The overall results indicate similar heat susceptibility for temperature in different parts of Sweden. Interestingly cold related mortality in summers was observed in the most southerly of the regions, but not in the other regions. It is well known that southern Europe experiences more cold related mortality than northern Europe does [25]. If so, it might be due to mal-adaptation, in part influenced by behavioral factors that have been shown to be important to reduce mortality in the winter season [3].

The burden of temperature related mortality will likely increase with the ageing population in Sweden,; projected numbers from Statistics Sweden are a general 38% increase of ages 65–79 and a 57% increase in ages 80+ for Sweden by 2030. This would have large impacts in the annual attributed burden of heat according to the impacts estimates from this study. However, to understand how temperature related mortality will change with a changing climate we need to synthesize knowledge from a wide variety of locations, that when contrasted can be used to identify the unique contribution of climate change as a relative measure and the contribution of climate change as an absolute measure (not depending on the change but the actual level). More research on both cold related and heat related mortality as well as climatologic determinants of death and disease patterns such as seasonality is needed to prevent increases in mortality in the future as a consequence of climate change.

This study was supported by grants from the Swedish Environmental Protections Agency as a part of the Climate Change Adaptation Research Program Climatools.

References

  1. Basu, R; Samet, JM. Relation between elevated ambient temperature and mortality: a review of the epidemiologic evidence. Epidemiol. Rev 2002, 24, 190–202.
  2. Kovats, RS; Hajat, S. Heat stress and public health: a critical review. Annu. Rev. Public Health 2008, 29, 41–55.
  3. The Eurowinter Group. Cold exposure and winter mortality from ischaemic heart disease, cerebrovascular disease, respiratory disease, and all causes in warm and cold regions of Europe. Lancet 1997, 349, 1341–1316.
  4. Analitis, A; Katsouyanni, K; Biggeri, A; Baccini, M; Forsberg, B; Bisanti, L; Kirchmayer, U; Ballester, F; Cadum, E; Goodman, PG. Effects of cold weather on mortality: results from 15 European cities within the PHEWE project. Am. J. Epidemiol 2008, 168, 1397–1408.
  5. Baccini, M; Biggeri, A; Accetta, G; Kosatsky, T; Katsouyanni, K; Analitis, A; Anderson, HR; Bisanti, L; D'Ippoliti, D; Danova, J. Heat effects on mortality in 15 European cities. Epidemiology 2008, 19, 711–719.
  6. Curriero, FC; Heiner, KS; Samet, JM; Zeger, SL; Strug, L; Patz, JA. Temperature and mortality in 11 cities of the eastern United States. Am. J. Epidemiol 2002, 155, 80–87.
  7. Davis, RE; Knappenberger, PC; Novicoff, WM; Michaels, PJ. Decadal changes in summer mortality in U.S. cities. Int. J. Biometeorol 2003, 47, 166–175.
  8. Keatinge, WR; Donaldson, GC; Cordioli, E; Martinelli, M; Kunst, AE; Mackenbach, JP; Nayha, S; Vuori, I. Heat related mortality in warm and cold regions of Europe: observational study. BMJ 2000, 321, 670–673.
  9. Medina-Ramon, M; Schwartz, J. Temperature, Temperature Extremes, and Mortality: A Study of Acclimatization and Effect Modification in 50 United States Cities. Occup. Environ. Med 2007, 64, 827–833.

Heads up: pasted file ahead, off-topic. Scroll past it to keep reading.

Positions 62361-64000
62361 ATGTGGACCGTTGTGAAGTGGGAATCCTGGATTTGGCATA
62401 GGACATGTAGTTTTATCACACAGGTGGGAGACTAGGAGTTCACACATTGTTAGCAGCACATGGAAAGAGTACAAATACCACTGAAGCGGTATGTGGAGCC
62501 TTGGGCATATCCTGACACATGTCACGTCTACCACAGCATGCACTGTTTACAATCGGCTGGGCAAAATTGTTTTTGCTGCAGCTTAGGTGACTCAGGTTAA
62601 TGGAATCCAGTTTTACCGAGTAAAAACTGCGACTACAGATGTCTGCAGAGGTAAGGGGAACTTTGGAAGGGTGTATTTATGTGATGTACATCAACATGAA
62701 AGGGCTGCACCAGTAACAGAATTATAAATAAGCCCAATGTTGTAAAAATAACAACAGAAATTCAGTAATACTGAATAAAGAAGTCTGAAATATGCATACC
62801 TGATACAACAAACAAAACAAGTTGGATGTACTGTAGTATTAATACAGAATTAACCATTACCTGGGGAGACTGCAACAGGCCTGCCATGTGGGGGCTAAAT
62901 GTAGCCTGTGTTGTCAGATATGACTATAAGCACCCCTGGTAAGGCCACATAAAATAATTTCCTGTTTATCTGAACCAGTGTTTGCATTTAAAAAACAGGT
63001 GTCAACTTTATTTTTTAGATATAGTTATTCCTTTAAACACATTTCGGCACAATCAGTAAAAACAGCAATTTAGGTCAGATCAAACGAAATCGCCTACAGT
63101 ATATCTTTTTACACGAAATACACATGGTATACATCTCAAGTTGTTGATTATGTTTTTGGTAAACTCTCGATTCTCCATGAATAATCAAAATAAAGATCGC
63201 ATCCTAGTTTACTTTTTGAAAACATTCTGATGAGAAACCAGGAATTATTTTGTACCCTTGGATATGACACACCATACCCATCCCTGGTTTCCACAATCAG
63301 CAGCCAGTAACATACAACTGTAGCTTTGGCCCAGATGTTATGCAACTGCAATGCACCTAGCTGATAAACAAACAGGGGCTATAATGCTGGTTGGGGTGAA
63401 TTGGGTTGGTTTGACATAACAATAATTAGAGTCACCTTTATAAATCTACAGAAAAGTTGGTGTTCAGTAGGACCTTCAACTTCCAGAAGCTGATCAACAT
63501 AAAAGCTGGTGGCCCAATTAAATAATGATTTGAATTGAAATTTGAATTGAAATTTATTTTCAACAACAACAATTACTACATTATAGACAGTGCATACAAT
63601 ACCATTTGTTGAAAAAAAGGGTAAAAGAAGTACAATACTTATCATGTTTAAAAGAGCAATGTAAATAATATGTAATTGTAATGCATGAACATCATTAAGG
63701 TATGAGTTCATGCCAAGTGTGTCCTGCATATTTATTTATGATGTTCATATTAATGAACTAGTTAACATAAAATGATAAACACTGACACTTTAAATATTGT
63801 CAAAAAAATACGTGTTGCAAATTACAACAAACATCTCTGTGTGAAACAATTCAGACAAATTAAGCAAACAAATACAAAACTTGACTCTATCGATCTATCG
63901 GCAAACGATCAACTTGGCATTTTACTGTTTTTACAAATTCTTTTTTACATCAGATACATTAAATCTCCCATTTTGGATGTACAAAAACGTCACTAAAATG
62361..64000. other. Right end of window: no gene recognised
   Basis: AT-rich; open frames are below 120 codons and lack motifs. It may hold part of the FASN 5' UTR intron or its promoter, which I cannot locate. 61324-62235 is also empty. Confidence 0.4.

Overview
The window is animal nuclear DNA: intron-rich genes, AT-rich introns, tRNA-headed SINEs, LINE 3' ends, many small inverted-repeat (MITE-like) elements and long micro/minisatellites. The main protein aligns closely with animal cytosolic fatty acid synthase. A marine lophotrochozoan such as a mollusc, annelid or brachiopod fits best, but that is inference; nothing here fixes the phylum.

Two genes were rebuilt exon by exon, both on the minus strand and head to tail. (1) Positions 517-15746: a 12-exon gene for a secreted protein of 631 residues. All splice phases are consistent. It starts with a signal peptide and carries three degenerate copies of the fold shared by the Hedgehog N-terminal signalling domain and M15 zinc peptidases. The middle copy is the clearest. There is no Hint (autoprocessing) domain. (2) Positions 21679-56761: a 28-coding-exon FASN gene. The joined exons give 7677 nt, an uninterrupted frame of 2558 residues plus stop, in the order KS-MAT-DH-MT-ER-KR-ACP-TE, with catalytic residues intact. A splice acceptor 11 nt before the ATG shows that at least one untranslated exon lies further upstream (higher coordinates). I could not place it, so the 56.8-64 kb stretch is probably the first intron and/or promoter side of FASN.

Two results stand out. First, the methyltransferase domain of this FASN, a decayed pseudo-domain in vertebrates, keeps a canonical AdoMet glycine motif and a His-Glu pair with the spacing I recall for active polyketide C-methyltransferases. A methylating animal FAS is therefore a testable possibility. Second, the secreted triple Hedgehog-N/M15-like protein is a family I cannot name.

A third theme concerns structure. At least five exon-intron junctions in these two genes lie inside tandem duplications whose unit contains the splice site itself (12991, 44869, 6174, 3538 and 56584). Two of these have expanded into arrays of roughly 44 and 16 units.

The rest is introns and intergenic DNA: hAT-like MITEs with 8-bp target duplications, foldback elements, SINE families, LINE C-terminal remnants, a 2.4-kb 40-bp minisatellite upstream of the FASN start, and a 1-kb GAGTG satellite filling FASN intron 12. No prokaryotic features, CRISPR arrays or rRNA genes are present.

10. Nayha, S. Heat mortality in Finland in the 2000s. Int. J. Circumpolar Health 2007, 66, 418–424.
  11. Rocklov, J; Forsberg, B. The effect of temperature on mortality in Stockholm 1998–2003: a study of lag structures and heatwave effects. Scand. J. Public Health 2008, 36, 516–523.
  12. Rocklov, J; Forsberg, B; Meister, K. Winter mortality modifies the heat-mortality association the following summer. Eur. Respir. J 2009, 33, 245–251.
  13. McMichael, AJ; Wilkinson, P; Kovats, RS; Pattenden, S; Hajat, S; Armstrong, B; Vajanapoom, N; Niciu, EM; Mahomed, H; Kingkeow, C. International study of temperature, heat and urban mortality: the ‘ISOTHURM’ project. Int. J. Epidemiol 2008, 37, 1121–1131.
  14. Carson, C; Hajat, S; Armstrong, B; Wilkinson, P. Declining vulnerability to temperature-related mortality in London over the 20th century. Am. J. Epidemiol 2006, 164, 77–84.
  15. Vigotti, MA; Muggeo, VM; Cusimano, R. The effect of birthplace on heat tolerance and mortality in Milan, Italy, 1980–1989. Int. J. Biometeorol 2006, 50, 335–341.
  16. Armstrong, B. Models for the relationship between ambient temperature and daily mortality. Epidemiology 2006, 17, 624–631.
  17. Braga, AL; Zanobetti, A; Schwartz, J. The time course of weather-related deaths. Epidemiology 2001, 12, 662–667.
  18. Dominici, F; Zeger, SL; Samet, JM. Response to Dr. Smith: Timescale-dependent Mortality Effects of Air Pollution. Am. J. Epidemiol 2003, 157, 1071–1073.
  19. Anderson, BG; Bell, ML. Weather-related mortality: how heat, cold, and heat waves affect mortality in the United States. Epidemiology 2009, 20, 205–213.
  20. Hajat, S; Armstrong, B; Baccini, M; Biggeri, A; Bisanti, L; Russo, A; Paldy, A; Menne, B; Kosatsky, T. Impact of high temperatures on mortality: is there an added heat wave effect? Epidemiology 2006, 17, 632–638.
  21. R development core team. R: a language and environment for statistical computing; R foundation for statistical computing: Vienna, Austria, 2007.
  22. Peng, RD; Dominici, F; Louis, TA. Model choice in time series studies of air pollution and mortality. J. R. Statist. Soc. A 2006, 169, 179–204.
  23. Stata Statistical Software: Release 10; Statacorp LP: College Station, TX, USA, 2007.
  24. Zeger, SL; Liang, KY; Albert, PS. Models for longitudinal data: a generalized estimating equation approach. Biometrics 1988, 44, 1049–1060.
  25. Healy, JD. Excess winter mortality in Europe: a cross country analysis identifying key risk factors. J. Epidemiol. Community Health 2003, 57, 784–789.